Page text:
Saturday, June 26, 2010

Me Against the World

Today, my aunt, sister, and I were sitting, eating lunch and talking. My sister said she doesn't see why we've gone through everything we have in our lives, and I replied that it's because it made us who we are. My sister disagreed and said, "Who says I want to be this person?" "Well," I said, "what if our lives were different? What if our father wasn't who he is and we had lived our whole lives in Chicago in a home and gone to school? We might not have cared about school, we might have dropped out at sixteen."

I then went on to say how I believe everything in life ties in, something I'd been thinking of just a few days ago. "Like, God had you move here," I said to my aunt. "Then we moved here because you lived here and now we go to our high school because of that. And if we hadn't gone to GHS, I might not have become a choir teacher, because the choir program there is amazing."

However, I have not received much encouragement on wanting to become a teacher. I'm told that I need to get scholarships. Nobody really asks me where I'd like to go to college, what I'd like to do with my life, and why. If I talk about my wanting to teach, I don't get much of a response. What is so wrong with doing something I love and am good at?

I seriously feel like crying sometimes. I wish I had someone to say, "You'd make a great choir teacher, Elizabeth. I know how much you love music." I do have one person who encourages me and will, I believe, no matter what I choose to do (as long as it's right, that is). She loves music as much as I do, so I've got someone who understands me and I know she knows how it feels not to be understood. Musicians often aren't, anyway. I just wish that encouragement came from more than one source. But non-artistic people have a hard time understanding artistic people, and I get that. It's just so frustrating.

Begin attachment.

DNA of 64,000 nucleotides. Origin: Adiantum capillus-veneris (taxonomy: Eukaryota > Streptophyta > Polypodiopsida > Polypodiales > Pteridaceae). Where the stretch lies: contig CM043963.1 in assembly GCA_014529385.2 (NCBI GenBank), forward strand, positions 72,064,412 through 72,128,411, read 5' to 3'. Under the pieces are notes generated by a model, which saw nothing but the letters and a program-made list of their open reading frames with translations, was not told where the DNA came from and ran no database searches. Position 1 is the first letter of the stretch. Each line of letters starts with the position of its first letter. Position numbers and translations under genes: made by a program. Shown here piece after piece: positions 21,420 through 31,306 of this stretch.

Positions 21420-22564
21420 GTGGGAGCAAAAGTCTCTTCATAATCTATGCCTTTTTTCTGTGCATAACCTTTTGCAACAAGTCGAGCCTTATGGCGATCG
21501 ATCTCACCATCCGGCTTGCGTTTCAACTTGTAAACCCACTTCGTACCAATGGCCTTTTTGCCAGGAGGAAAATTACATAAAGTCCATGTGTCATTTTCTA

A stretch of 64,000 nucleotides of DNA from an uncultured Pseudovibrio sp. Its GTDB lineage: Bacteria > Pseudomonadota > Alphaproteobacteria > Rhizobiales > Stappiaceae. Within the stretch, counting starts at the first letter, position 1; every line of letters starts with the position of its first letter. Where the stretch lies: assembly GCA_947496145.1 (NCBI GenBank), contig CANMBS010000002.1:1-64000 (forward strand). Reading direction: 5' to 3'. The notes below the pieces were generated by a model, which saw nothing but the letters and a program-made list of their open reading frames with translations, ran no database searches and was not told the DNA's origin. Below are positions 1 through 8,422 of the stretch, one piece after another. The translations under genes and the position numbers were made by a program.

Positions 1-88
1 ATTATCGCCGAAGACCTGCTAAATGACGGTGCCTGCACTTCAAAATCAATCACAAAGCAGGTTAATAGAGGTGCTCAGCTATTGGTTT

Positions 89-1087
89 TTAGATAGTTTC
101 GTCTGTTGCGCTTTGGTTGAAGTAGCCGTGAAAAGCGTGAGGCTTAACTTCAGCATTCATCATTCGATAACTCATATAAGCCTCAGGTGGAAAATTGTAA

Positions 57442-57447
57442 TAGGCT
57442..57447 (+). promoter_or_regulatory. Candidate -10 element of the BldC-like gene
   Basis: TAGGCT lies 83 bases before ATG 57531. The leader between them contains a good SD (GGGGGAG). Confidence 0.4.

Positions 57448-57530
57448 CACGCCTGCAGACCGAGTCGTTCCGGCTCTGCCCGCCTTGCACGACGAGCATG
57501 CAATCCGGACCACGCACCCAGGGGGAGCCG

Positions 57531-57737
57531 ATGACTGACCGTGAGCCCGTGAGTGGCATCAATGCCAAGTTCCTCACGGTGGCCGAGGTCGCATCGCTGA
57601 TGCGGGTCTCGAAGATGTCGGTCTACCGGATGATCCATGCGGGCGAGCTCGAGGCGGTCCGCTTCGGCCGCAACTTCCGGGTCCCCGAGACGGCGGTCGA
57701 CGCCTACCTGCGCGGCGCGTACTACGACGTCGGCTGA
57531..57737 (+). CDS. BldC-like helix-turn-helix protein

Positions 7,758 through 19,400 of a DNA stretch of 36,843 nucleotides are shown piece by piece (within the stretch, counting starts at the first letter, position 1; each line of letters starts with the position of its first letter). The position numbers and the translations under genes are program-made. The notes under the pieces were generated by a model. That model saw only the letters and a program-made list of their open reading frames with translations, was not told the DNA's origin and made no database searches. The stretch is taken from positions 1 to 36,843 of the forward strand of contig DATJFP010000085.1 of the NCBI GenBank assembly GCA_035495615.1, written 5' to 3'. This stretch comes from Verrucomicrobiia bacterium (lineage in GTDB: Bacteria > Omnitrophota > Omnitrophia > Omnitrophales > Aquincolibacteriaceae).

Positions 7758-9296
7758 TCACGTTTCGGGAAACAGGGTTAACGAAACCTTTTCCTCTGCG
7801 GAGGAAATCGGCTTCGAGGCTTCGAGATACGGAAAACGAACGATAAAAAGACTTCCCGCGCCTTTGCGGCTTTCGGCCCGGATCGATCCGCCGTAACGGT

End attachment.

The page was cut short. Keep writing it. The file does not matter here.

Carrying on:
I've always wanted to marry a chef, but I think I need to marry someone musically inclined, like me. That way, we'll always have each other.

After all, what's wrong with music?

Monday, June 21, 2010

My Current Frustration

Remember when you were sixteen and you had your whole life ahead of you, but you wanted it to be here now? That is my current frustration. I'm so incredibly excited to graduate from high school and go on to college. I want to start studying music theory and join a college choir and learn what it is I have to learn. There is so much out there that I don't know and I'm yearning to learn it and discover whole new (for the lack of a better word) things in the world of music. My choir teacher says music theory is hard, but I look forward to the challenge. I want to know everything there is to know. And it's so frustrating because I've got two long years ahead of me. I've been trying to get my hands on materials-I reserved a book on music theory and another on music's psychological effects on the brain, among others-but never got a notice so I was unable to actually read them.

Which leads me to another frustration. I know I'm meant to teach music, but it seems like the world is against me, as it often is. My mother doesn't want me to be a choir teacher; she says I'm too smart for that. Does she not understand how much it takes to read and compose music, sightread, play piano, teach parts, etc, etc? Things my incredibly smart choir teacher does every day? Teaching choir isn't nearly as easy as it looks and on days when I am frustrated with the way my choir or another choir is sounding, I can only imagine how it is for our teacher. Music is much more complex than anyone gives it credit for.